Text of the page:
The wheat beer is named simply Bacchusweizen. It is naturally very hazy, and by looking at the bubbles rise, clearly very active. Golden straw in color with a creamy, cloudlike white head. The aroma is light and bready, with a lot of cloves as well. Some floral on the nose could be from hops.

The taste of the Bacchusweizen is dry, with a solid clove flavor. There is a good wheat character manifesting as bread and rich maltiness. The light hop flavor is spicy, complimenting the clove from the yeast. The palate is dry and quite lively. The adding of flavor hops to weizen is a relatively new concept, but there are a few that do it do good effect, including this one. Even discounting the hops this beer is a unique hefeweizen, drier and spicier than most. Very refreshing.

Finally the bock beer, Burg Stahleck – Verlies. Burg Stahleck is the castle overlooking the town of Bacharach, now a youth hostel.Bacchusbräu Berg Stahleck - Verlies Verlies is the German word for “dungeon”. They properly serve this strong beer in a hefty stone mug.

It is richly hazy, with a deep caramel brown color and creamy tawny head. The aroma is rich and sweet with caramel, dark fruit, and a rich spiciness of cinnamon and cardamom, pepper and cloves.

The flavor is malty and sweet. The spiciness on the taste is quite strong, dominated by cinnamon and pepper. The alcohol makes itself apparent with a warming sensation. The whole of it almost gives the impression of brandy. The Verlies is full but not cloying, active but not bothersome, and rich but still drinkable. Just well-crafted strong beer goodness.


4.2 (3-9-8-4-18)

++Burg Stahleck – Verlies

4.2 (4-9-7-4-18)


3.8 (3-7-8-4-16)


3.8 (4-7-7-4-16)

Oktoberfest: Erdinger

Wednesday, October 14th, 2009

Yet another greater Munich area brewery, Erdinger Weissbrau is in the hamlet Erding at the end of the S2 northeast of Munich. Their festbier is also made with wheat, producing an Oktoberfest Weizen.

2009-10-14-erdingerThis Weizen is a somewhat hazy copper color with a visibly active carbonation. Its big and creamy off white head lasts forever. The nose is delicate but complex. A light banana character greets first, with rich caramel malt notes quick on the heels. Slowly it opens up into a big malty aroma accentuated by phenols and alcohols: cloves, cinnamon, pepper, and a bit of a warming tingling.

A creamy but not overpowering body and clean mild flavor make this a very drinkable beer. Rich dry maltiness comes through as toast. Pepper and a bit of herbal hops accompany, and there is the slightest hop bitterness.

If the goal of a festbier is to be drinkable for ten hours a day, the Erdinger undoubtedly passes. If the goal is an interesting beer highlighting the best Bavarian grains and hops, Erdinger has produced a triumph.

++Erdinger Oktoberfest Weizen

4.3 (5-8-8-5-17)

Schneider-Brooklyner Hopfen Weisse

Tuesday, July 7th, 2009

This next beer is the result of a collaboration between Hans-Peter Drexler of Weissbierbrauerei Schneider and Garrett Oliver of Brooklyn Brewery. It comes in two forms, one brewed at each of the breweries, and the two have slightly different hopping regimes. Both are called Hopfen Weisse (“Hop Wheat Beer”); when made in Kelheim the full name is Schneider-Brooklyner Hopfen Weisse.Schneider-Brooklyner Hopfen Weisse This one is dry hopped with saphir (have I been in a rut recently?). In case you are curious, when made in Brooklyn it is called Brooklyner-Schneider Hopfen Weisse and it’s dry hopped with amarillo and palisade.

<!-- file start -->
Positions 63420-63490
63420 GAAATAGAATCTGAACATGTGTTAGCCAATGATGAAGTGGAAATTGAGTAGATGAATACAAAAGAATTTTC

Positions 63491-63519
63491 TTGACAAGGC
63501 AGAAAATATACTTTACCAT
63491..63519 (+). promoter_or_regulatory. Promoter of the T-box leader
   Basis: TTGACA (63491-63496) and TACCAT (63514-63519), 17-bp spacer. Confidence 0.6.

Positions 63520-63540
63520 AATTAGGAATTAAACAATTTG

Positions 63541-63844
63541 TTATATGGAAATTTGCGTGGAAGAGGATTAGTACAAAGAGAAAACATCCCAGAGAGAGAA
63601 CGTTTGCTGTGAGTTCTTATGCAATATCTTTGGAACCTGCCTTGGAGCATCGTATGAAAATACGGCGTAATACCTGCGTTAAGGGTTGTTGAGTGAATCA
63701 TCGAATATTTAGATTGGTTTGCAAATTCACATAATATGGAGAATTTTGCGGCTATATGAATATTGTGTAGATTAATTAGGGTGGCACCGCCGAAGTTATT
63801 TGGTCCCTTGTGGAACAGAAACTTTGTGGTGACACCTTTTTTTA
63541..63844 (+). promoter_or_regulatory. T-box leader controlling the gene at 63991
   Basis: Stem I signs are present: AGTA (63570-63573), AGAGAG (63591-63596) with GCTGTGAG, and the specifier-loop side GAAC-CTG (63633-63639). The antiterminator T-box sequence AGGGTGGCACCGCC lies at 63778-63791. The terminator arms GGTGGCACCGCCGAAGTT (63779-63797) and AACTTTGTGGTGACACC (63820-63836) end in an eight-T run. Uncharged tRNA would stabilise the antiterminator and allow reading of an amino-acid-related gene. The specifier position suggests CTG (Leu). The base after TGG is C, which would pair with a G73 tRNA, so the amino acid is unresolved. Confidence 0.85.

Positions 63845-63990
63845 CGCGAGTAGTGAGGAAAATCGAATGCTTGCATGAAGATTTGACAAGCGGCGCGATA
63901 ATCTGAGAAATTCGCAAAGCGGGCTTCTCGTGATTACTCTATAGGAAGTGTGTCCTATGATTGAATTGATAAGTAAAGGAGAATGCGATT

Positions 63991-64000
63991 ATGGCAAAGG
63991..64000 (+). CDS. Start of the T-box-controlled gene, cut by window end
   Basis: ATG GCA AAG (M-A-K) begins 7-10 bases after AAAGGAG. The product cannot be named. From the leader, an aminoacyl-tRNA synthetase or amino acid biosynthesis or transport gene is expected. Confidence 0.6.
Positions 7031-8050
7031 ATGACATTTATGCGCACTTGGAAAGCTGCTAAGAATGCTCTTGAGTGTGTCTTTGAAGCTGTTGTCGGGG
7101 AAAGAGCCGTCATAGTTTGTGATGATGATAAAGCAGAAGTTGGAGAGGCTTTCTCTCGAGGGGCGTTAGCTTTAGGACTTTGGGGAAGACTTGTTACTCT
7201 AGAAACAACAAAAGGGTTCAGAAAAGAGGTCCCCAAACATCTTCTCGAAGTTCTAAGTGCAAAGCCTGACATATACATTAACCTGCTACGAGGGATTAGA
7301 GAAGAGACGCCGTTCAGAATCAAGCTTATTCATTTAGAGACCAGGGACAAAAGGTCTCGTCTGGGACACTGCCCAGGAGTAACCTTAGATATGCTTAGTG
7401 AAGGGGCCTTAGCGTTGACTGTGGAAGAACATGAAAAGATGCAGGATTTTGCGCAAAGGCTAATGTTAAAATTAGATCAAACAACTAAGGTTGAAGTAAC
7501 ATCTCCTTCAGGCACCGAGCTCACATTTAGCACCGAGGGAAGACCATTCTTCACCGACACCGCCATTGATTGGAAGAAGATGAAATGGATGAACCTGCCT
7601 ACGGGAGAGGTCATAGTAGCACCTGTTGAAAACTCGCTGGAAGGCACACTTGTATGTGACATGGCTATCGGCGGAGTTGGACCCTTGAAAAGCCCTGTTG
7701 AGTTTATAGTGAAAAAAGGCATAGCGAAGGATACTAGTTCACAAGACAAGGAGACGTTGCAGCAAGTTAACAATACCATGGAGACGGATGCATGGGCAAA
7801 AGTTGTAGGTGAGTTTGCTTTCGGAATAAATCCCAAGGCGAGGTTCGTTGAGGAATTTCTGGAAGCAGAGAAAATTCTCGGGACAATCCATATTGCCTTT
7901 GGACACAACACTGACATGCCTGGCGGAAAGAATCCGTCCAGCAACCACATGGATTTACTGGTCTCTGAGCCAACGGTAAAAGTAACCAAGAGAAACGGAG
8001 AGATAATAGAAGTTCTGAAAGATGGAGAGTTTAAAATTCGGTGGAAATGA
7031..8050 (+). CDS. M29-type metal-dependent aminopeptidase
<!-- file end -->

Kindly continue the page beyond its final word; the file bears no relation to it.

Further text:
The Hopfen Weisse is a very cloudy tangerine yellow. It has a bit of off-white head. The aroma is much like you would expect from a hefeweizen: strong clove and banana and some bready, wheaty, and toasty malt notes. In this one, however, there is a distinct citric hop aroma. The nose is delicate but remarkably complex. The already carefully balanced hefe character has found a hoppy companion.

The flavor delivers on what the nose promises. Likewise light and delicate, it is a dance of wheat breadiness, yeast clovitude, and hop citricity (that’s right). There is just a hint of alcohol warming, not enough to tell you that it’s over 8 percent by volume. A bit of sweetness keeps the alcohol at bay to let the cloves and exotic fruit flavors shine. That sweetness refrains from hanging around long enough to be cloying, maintaining the delicacy of this beer.

As my friend Jan says about this one, “Nom, nom, nom!”

++Schneider-Brooklyner Hopfen Weisse

4.3 (3-8-9-5-18)

P.S. In case you were wondering, that is my saphir single hop homebrew in the backgroud waiting to get racked.

Hacker-Pschorr Sternweisse

Friday, November 7th, 2008

The second oldest of Munich’s breweries, Hacker-Pschorr brews four wheat beers: a hefeweisse (wheat beer with yeast), a dunkle (dark wheat beer), a leichte (light wheat beer), and the Sternweisse, meaning “Wheat Star”. It is an unfiltered amber, brewed just a little stronger and drier than the other beers.

The star pours a cloudy sandy brown, with hints of russet. The head is just-off-white, creamy, and lasts. The nose is quite strong of fresh bananas, with notes of cloves and spices and a hint of caramel.

As the beer pours towards your tongue you feel a rush of banana and caramel, and when it hits are notes of biscuits and malt. There is a light sweetness, accented by the fact that this is not nearly as effervescent as most German hefeweisse beers. Playful, fruity, and quite drinkable. This would be a great summer beer. Too bad it’s cold and wet out now.

By the way, I love this label.

+Hacker-Pschorr Sternweisse

RateBeer: 3.6 (4-6-8-4-14)